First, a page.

Hartung responded: “First, you star— I asked you to step to the podium and address, and you’re creating a scene now. Please remove her.”
The United States Constitution does not require Americans to “respect” government. Nor does it prohibit citizen “grandstanding”—however a public official offended by criticism might define it.
Nor does any law or rule exist that requires a citizen to face Huron’s city council at the podium [lectern] rather than choose to also be clearly heard by the public and the council.
Ms. Hinners responded, “You created a scene, sir, by calling the police and abusing your power.”
The video shows the officers shoving Ms. Hinners against the wall, and her teetering on her heels, as she seeks to persuade them not to engage in unconstitutional conduct and challenges Mayor Hartung on his abuse of power.
“You’re going to physically remove me?” Ms. Hinners asked the officers, incredulously.
“We are,” one replied, even though both had seen Ms. Hinners sitting calmly and quietly when they entered the room and had witnessed no disruption.
The attack on this local mom, attorney, and civic activist shocked the consciences of those in attendance. On Council’s video, gasps can be heard, as people say things like:
That is, it was Hartung’s actions that “outrage[d] the sensibilities of the group” as prohibited by the disturbing-a-lawful-meeting ordinance.
“You can come to the meeting and act like an adult, you get treated like an adult,” Hartung warned the audience, as officers forcibly removed Ms. Hinners from the room.
Video of the incident captured by Ms. Hinners’s 13-year-old son, who witnessed his mother being abused, shows a local man stood up and urged the officers, touching one gently as they manhandled Ms. Hinners, “Hey, come on. You can’t do this.”
But to no avail.
And Huron law director and prosecuting attorney Aimee Lane of the Cleveland law firm Walter & Haverfield sat passively, doing nothing to stop Hartung’s or the officers’ unconstitutional acts.
As Ms. Hinners was dragged out of the room—the astonishment evident on her face—she said to the public, “This is the kind of City we’re running here, folks.”
Ms. Hinners was born and raised in Huron and has had a distinguished career as a lawyer, including as a civil-rights lawyer. Among the cases she has handled are those involving the First Amendment to the United States Constitution, which protects the right to free speech and to petition our governments. Her parents still live in Huron and she and her husband Jason Hinners raise their two children there.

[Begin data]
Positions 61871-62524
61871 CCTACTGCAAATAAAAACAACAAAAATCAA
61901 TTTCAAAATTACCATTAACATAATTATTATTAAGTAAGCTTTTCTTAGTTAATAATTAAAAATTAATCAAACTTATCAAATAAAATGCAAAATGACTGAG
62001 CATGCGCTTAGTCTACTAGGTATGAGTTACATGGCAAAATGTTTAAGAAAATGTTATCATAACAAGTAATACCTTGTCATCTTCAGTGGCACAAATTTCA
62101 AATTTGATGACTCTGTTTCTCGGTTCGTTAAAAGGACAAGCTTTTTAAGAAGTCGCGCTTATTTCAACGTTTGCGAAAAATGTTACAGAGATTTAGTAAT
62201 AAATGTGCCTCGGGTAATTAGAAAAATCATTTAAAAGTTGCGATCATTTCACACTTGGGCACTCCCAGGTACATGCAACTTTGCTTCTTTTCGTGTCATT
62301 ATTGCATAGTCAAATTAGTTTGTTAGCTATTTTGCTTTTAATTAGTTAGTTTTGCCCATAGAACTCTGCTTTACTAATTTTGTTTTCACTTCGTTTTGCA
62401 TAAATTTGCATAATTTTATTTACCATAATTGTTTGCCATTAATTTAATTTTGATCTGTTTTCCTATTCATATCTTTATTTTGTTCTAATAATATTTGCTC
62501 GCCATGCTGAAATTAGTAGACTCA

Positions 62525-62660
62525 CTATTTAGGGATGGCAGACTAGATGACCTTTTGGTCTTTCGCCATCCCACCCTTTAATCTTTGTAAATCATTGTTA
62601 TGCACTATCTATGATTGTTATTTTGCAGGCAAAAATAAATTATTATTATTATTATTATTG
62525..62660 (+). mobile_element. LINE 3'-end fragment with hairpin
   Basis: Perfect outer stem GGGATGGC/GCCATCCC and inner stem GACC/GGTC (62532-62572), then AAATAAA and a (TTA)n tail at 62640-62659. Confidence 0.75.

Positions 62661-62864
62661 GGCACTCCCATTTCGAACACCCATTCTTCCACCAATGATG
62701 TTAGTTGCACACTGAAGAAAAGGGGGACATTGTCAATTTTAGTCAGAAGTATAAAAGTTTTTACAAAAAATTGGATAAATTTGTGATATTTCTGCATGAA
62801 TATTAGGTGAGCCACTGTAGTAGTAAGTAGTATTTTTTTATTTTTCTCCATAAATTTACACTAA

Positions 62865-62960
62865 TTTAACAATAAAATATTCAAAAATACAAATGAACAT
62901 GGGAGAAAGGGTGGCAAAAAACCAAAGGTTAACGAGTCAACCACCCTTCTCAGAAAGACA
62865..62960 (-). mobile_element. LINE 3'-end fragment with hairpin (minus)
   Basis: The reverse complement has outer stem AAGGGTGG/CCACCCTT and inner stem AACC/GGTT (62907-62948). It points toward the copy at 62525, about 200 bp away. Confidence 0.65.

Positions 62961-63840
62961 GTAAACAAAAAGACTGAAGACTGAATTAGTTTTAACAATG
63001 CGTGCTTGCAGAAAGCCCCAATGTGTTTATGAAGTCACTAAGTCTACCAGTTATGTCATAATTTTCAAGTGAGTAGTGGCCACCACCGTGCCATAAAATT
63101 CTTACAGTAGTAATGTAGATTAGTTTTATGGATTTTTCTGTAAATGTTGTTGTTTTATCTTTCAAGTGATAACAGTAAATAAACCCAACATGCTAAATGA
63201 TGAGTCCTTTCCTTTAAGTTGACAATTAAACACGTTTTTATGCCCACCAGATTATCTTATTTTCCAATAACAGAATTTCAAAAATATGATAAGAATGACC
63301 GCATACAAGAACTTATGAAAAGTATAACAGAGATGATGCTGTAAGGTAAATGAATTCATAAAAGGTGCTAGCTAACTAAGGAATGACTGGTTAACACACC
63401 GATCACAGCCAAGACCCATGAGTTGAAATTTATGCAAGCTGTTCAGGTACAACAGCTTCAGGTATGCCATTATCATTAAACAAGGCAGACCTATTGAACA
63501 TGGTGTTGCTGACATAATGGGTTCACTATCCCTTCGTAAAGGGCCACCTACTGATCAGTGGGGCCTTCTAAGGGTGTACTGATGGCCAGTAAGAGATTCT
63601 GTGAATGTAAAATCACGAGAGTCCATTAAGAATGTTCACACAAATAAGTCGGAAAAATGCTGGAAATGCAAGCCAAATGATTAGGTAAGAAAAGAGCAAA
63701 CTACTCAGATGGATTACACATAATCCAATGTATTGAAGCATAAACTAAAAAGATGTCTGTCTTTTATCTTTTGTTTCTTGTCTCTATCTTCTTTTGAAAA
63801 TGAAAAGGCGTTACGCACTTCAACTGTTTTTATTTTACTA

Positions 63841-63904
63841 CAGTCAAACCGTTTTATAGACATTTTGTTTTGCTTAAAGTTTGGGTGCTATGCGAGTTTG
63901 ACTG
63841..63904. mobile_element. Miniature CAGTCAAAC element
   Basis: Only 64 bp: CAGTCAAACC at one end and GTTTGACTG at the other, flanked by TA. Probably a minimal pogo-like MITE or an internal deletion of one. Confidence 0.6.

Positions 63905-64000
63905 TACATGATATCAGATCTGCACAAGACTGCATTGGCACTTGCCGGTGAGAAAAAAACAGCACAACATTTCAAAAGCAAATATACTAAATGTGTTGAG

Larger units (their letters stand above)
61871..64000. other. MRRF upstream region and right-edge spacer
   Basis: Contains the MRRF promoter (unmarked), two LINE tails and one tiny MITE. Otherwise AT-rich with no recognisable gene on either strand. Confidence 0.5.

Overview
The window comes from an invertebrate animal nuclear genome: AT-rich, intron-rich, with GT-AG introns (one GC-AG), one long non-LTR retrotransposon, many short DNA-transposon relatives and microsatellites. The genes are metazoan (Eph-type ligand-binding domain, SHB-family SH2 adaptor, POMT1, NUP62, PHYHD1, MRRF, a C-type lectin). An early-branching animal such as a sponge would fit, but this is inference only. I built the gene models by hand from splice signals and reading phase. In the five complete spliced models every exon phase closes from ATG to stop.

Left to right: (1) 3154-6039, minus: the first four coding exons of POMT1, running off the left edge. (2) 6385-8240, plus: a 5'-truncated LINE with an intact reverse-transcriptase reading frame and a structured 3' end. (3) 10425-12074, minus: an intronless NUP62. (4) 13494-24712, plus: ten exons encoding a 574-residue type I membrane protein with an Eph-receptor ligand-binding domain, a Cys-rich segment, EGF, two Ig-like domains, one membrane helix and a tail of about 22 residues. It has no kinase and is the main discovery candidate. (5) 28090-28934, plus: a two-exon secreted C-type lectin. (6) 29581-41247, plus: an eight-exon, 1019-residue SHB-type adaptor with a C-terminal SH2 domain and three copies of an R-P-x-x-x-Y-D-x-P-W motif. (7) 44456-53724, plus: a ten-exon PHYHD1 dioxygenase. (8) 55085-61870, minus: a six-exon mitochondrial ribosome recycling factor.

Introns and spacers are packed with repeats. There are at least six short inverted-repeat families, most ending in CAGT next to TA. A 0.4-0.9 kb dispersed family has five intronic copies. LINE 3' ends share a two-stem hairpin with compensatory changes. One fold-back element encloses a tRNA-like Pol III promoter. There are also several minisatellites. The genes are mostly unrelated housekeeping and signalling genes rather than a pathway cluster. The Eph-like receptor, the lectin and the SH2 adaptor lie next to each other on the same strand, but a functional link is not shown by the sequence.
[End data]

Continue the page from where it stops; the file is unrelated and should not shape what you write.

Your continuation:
She is due for arraignment in Huron Municipal Court on Friday, May 17, at 8:30 am, where she will plead “not guilty.”
Subodh Chandra, Ms. Hinners’s lead counsel and a former federal prosecutor and Cleveland law director and prosecuting attorney, said, “By ordering police to abuse Ms. Hinners for her speech, Mayor Hartung displayed disdain for the Constitution and what it means to be an American. He will be held accountable. He may be intoxicated by his power as a small-town dictator, but he picked the wrong family on which to inflict his abuse of that power. They will fight to reestablish the rule of law in Huron.”
Chandra added, “Huron’s residents should rise up and make themselves heard at City Council, by mail, by email, by phone. The only way to resist tyranny is for citizens to stand up.”
“Brad Hartung has forfeited his right to govern.”
Huron city officials can be reached through this link: https://www.cityofhuron.org/government/city-council
Ms. Hinners is also represented by Brian Bardwell of The Chandra Law Firm LLC.
Stacy Hinners's speech to Council, Mayor Hartung-ordered police seizure of Ms. Hinners—video compiled from official council video and citizen videos.
Huron Mayor Brad Hartung points at Stacey Hinners—moments before he has police seize her.
Stacy Hinners seized and forcibly ejected from Council meeting at Mayor Brad Hartung's behest